And let us not forget the awesome silence that bears witness to the reality of sound by virtue of its peculiar emptiness. “Nature’s silence is its one remark,” Anne Dillard has written, as if in making this one remark, silence has uttered the iconic essence of what needs to be known. I was no longer in the desert and beneath the night sky; I felt above and beyond it, as though I had passed through these symbolic images of nature and arrived on the other side of some invisible door to witness a revelation whose significance and import would last me a lifetime. It is interesting to take note of a corresponding silence that lies within us as a premonition of something great that lies just beyond the reach of our own inner horizon. The expanse of the desert epitomizes the reality of a foreboding silence that lies within us as some primal secret awaiting the arrival of a divine whisper. In traversing the vast stretches of sand amid such silence under the depths of the night sky, one quickly comes to realize the voice of a silence that lies within us once we are able to shed the turmoil, fear, confusion and all the other psychological idiosyncrasies that make up the limitations of our mentality and inner psyche. “What makes the desert beautiful,” said Antoine de Saint-Exupéry’s little prince to his pilot, “is that somewhere it hides a well.” The hidden presence of the Spirit that lies within me is my hidden well and I am willing to cross the landscape of a desert that lies within me to give expression of what lies beyond the mind and heart amid the turmoil of my days.
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One question we need to ask during this modern era: How do we understand the word “mystery” and how does it define and shape the way we understand ourselves and the world we live in? Many people today may even be surprised by a question that has little relevance to their daily lives. Who today is prepared to assert that there are mysteries surrounding us that will never be resolved, mysteries that actually heighten human consciousness, mysteries that promise alternative worlds and a deeper experience of life than we could ever imagine on our own. The question of mystery and its power to resolve the human dilemma no longer inspires the modern psyche. The modernist mentality of today wants answers not questions, facts that neutralize the mystery pertaining to our origins and final end through scientific speculation, when once there was a time when certain questions were not asked lest a person risk destroying the very forces that keep us asking them.
On the surface, the question of mystery is profoundly simple; we ask it because its subtle inscrutability confronts us at every turn and stimulates the desire to discover what lies at the heart of the human condition. On the other hand, the question of mystery is quite simply profound, so deep that although it will never be resolved within this world, it fuels the desire to transcend human limitations. Elements of the mysterious substantiate for humanity an ancient purpose to life’s procession through time; that which is knowable or provable through the evidence of human investigation is superseded by an ancient mystery—a mysterium tremendum—that positions us within a framework of time that does not pass us by and that creates an ambiance of wonder and bewilderment that opens onto the grace and beatitude of the supra-natural.
From within the cosmic wilderness there is placed within each person an initial spark—call it a form of energy, a vibration, a sound or a light1—that initiates the line of human inquiry into the cosmic mystery. It is a spark that begins as a mystery, that becomes a hidden secret of the Supreme Being, that flowers into a revelation of the essential knowledge of God, that enters into the human soul as an eternal flame, that expresses itself as worship and praise of the Divinity, and that ultimately reflects through human virtue the qualities and attributes of God. Before a person can adopt a religious tradition, before any active participation in the life of the spirit, and before any true understanding of the role of a personal identity within a universal plan, this spark and the mystery it represents must be acknowledged and then confronted.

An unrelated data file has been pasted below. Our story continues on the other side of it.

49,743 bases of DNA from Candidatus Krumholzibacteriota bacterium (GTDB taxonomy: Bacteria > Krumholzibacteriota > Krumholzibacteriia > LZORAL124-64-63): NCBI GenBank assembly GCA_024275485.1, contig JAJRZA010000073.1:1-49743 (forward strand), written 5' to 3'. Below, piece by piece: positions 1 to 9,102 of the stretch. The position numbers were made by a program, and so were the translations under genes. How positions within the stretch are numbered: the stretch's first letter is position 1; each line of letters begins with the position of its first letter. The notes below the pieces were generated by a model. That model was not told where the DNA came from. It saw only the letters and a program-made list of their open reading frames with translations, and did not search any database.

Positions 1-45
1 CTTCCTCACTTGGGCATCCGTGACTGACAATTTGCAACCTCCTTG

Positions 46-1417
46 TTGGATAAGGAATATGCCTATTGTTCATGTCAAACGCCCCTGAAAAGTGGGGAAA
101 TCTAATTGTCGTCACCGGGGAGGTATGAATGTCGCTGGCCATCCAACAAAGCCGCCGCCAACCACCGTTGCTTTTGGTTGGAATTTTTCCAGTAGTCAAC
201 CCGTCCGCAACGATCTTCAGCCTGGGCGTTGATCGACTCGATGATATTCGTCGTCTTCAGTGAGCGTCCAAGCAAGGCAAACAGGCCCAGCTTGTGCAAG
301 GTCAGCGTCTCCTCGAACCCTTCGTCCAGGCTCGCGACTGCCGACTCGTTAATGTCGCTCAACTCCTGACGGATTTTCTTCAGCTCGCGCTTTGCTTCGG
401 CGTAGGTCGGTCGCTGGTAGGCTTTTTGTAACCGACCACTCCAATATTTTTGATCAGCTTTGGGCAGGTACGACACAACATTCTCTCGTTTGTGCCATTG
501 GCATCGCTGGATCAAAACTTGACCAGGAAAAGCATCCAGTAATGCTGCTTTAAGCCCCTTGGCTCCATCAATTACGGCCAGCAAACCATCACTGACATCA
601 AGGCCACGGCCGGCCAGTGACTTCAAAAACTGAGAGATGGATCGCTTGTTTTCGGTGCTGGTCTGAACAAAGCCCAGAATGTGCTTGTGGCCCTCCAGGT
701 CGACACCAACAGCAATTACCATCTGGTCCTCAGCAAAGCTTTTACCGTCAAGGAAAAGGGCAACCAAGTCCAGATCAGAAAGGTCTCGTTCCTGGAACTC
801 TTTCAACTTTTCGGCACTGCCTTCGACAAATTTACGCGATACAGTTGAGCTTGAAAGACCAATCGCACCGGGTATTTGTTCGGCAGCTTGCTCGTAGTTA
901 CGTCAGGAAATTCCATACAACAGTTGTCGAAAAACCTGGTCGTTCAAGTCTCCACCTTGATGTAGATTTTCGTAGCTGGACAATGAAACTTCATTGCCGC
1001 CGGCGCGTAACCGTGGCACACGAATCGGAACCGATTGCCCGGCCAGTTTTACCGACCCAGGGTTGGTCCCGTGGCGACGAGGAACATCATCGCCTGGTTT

At the heart of the cosmic universe lies a fundamental mystery that will never be resolved on the human plane of existence. Yet this mystery, like a lingering scent, stirs up desires and emotions that lead us to the edge, not of some forlorn darkness, but of an ineffable light that illuminates a vast universe of aspiration and hope, a mystery that will witness the destiny of humankind as cloud-covered mountain peaks witness the valleys to which they are enjoined. Imagine what life would be like if we had a skeleton key giving access to unsolvable mysteries and hidden powers within the universe. Our capacity for knowledge and action would be heightened beyond measure and we would experience a feeling of empowerment that would be dangerous to control. The doors and windows of our lives would be thrown open to the natural elements whose every message would instill in us a sense of mystery and wonder.
We are attracted by Nature and tempted by its natural artefacts because we are a part of physical nature. The body yearns for the world because it is made from the same materials at the quantum, physical, corporeal, and formal level and will return to the earth as elemental forms of energy. Even our flesh and blood translate into primordial physical desires such as sex, survival and the overall satisfaction of the senses that not only ground us within this world, but that also allow us to partake of its miraculous wonders. When one of the verses of the Qur’anic revelation tell us that as part of the creation process the human body was animated by the Breath of the Compassionate, this verse has a symbolic significance in that the breath of the Compassionate, with the typical movement of expansion and contraction of a vital life force, is actually the physical manifestation of the very Spirit of God. When this breath becomes infused into the body of the person, it becomes the life force represented in linguistic terminology as the human soul. The soul, on the other hand, is created from light. That is why the return to God represents a return to the source of illumination that lifts our hearts in this world and helps us to spread our wings in our flight toward the eternal.